Pfizer pharmaceutical plant heavily damaged

Nov 17, 2019
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Tornado damages Pfizer plant in North Carolina as scorching heat and floods sock other parts of US

abcnews.go.com.ico
ABC|2 hours ago
A tornado has heavily damaged a major Pfizer pharmaceutical plant in North Carolina —

Parts of roofs were ripped open atop its massive buildings. The Pfizer plant stores large quantities of medicine that were tossed about, said Nash County Sheriff Keith Stone.
“I’ve got reports of 50,000 pallets of medicine that are strewn across the facility and damaged through the rain and the wind," Stone said.

The plant produces anesthesia and other drugs as well as nearly 25% of all sterile injectable medications used in U.S. hospitals, Pfizer said on its website.

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Probably not going to help shortages already happening.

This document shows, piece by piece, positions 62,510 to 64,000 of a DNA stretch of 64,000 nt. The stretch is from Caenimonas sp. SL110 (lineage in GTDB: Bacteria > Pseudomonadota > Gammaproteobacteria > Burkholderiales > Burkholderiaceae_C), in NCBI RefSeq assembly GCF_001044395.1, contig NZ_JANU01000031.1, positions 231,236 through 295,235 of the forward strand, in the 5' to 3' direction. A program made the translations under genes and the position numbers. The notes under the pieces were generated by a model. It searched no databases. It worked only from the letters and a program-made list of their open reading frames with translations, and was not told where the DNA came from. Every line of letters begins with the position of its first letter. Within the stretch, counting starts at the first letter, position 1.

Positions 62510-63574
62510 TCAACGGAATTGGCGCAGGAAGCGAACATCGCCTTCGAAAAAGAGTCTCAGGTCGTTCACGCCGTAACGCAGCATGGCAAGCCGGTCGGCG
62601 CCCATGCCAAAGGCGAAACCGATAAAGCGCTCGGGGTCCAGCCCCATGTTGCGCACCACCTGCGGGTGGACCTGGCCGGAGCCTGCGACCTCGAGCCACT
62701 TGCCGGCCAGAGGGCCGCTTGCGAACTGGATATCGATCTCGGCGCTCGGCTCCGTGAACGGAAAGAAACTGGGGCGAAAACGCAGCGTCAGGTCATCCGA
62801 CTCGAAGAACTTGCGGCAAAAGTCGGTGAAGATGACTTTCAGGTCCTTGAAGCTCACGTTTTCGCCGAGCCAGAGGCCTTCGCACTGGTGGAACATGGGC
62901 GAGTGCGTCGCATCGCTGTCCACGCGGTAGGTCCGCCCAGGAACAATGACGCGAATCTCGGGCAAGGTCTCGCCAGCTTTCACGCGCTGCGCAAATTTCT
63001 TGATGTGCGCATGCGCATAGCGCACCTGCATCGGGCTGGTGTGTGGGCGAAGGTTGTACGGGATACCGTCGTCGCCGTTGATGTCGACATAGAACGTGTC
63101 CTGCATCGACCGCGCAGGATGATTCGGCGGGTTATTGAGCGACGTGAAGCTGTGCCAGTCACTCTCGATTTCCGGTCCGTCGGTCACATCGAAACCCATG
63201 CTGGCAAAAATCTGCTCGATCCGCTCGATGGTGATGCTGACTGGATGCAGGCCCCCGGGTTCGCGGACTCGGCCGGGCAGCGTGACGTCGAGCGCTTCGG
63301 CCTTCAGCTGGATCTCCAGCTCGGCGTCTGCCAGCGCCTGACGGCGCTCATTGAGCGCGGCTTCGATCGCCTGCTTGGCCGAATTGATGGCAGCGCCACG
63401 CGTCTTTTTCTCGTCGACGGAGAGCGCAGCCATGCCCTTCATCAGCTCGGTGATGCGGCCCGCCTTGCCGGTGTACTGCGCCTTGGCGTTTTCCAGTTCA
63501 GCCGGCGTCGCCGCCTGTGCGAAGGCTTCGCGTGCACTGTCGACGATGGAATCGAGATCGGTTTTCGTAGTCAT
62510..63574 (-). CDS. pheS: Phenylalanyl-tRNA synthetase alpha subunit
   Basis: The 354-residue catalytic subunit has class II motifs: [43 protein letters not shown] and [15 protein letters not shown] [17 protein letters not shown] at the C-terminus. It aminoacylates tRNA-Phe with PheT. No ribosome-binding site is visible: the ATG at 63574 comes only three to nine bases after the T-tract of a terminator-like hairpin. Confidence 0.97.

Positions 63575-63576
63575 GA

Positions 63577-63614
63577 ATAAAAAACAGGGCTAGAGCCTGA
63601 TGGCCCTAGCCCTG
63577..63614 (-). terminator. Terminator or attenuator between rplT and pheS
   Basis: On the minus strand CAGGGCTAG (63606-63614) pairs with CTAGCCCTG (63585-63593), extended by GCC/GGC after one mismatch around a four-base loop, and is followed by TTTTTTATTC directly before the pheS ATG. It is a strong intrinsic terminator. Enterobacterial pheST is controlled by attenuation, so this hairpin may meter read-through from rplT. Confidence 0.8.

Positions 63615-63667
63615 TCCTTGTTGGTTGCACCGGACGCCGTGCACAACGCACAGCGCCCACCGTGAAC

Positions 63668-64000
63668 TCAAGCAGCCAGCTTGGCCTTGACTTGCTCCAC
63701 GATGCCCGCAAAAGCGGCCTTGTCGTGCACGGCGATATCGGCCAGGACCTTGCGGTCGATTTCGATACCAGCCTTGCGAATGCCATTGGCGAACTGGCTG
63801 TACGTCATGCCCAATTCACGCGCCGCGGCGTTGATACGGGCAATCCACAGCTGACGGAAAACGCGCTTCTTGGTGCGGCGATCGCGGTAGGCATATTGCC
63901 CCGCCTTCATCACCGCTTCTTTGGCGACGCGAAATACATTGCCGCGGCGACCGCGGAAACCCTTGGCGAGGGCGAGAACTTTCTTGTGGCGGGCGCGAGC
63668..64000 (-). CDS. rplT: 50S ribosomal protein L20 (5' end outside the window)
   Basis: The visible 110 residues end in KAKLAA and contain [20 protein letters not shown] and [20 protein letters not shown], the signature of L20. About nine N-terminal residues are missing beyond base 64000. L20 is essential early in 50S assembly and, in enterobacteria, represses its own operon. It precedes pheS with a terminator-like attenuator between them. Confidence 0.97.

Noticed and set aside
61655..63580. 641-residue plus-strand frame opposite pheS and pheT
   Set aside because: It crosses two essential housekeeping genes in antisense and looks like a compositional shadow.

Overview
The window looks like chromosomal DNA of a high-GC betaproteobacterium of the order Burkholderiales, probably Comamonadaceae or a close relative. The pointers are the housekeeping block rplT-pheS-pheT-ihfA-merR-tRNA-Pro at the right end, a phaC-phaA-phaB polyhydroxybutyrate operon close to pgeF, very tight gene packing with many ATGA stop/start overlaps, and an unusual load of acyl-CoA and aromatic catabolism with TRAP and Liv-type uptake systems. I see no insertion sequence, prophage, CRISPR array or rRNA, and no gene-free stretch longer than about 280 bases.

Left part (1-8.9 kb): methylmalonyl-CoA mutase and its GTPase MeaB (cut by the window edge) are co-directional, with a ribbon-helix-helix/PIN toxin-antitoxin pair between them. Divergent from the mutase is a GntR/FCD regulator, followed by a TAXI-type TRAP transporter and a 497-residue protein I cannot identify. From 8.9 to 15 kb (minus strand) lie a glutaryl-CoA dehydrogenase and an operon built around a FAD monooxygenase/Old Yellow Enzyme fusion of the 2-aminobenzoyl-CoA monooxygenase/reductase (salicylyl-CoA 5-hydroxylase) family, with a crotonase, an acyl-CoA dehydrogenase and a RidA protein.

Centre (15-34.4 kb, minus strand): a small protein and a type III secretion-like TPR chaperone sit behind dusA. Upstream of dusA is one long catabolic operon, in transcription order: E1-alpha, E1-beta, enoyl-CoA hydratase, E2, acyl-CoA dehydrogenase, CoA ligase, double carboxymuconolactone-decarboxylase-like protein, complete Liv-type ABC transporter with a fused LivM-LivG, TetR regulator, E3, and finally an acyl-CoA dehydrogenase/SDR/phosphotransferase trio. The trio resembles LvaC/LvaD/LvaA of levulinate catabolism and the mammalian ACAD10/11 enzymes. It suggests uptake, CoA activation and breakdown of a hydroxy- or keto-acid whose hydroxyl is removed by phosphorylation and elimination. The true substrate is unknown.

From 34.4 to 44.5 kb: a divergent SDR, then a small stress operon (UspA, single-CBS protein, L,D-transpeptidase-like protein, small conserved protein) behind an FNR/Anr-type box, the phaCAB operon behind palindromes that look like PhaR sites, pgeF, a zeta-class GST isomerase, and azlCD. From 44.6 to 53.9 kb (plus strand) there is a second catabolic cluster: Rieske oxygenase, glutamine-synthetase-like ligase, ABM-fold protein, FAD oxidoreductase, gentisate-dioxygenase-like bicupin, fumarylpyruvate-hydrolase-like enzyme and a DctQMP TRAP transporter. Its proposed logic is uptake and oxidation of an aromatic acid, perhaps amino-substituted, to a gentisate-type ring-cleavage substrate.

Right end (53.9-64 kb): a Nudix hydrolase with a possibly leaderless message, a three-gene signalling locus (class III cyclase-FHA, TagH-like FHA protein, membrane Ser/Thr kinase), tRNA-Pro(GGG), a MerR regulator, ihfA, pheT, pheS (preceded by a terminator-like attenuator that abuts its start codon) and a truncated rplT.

hal2kilo

Lifer
Feb 24, 2009
23,097
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Tornado damages Pfizer plant in North Carolina as scorching heat and floods sock other parts of US

abcnews.go.com.ico
ABC|2 hours ago
A tornado has heavily damaged a major Pfizer pharmaceutical plant in North Carolina —

Parts of roofs were ripped open atop its massive buildings. The Pfizer plant stores large quantities of medicine that were tossed about, said Nash County Sheriff Keith Stone.
“I’ve got reports of 50,000 pallets of medicine that are strewn across the facility and damaged through the rain and the wind," Stone said.

The plant produces anesthesia and other drugs as well as nearly 25% of all sterile injectable medications used in U.S. hospitals, Pfizer said on its website.

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Probably not going to help shortages already happening.
Hope it not cancer meds. There's a big shortage already.
 

Pens1566

Lifer
Oct 11, 2005
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Stockpiling things with limited shelf life sounds counterproductive...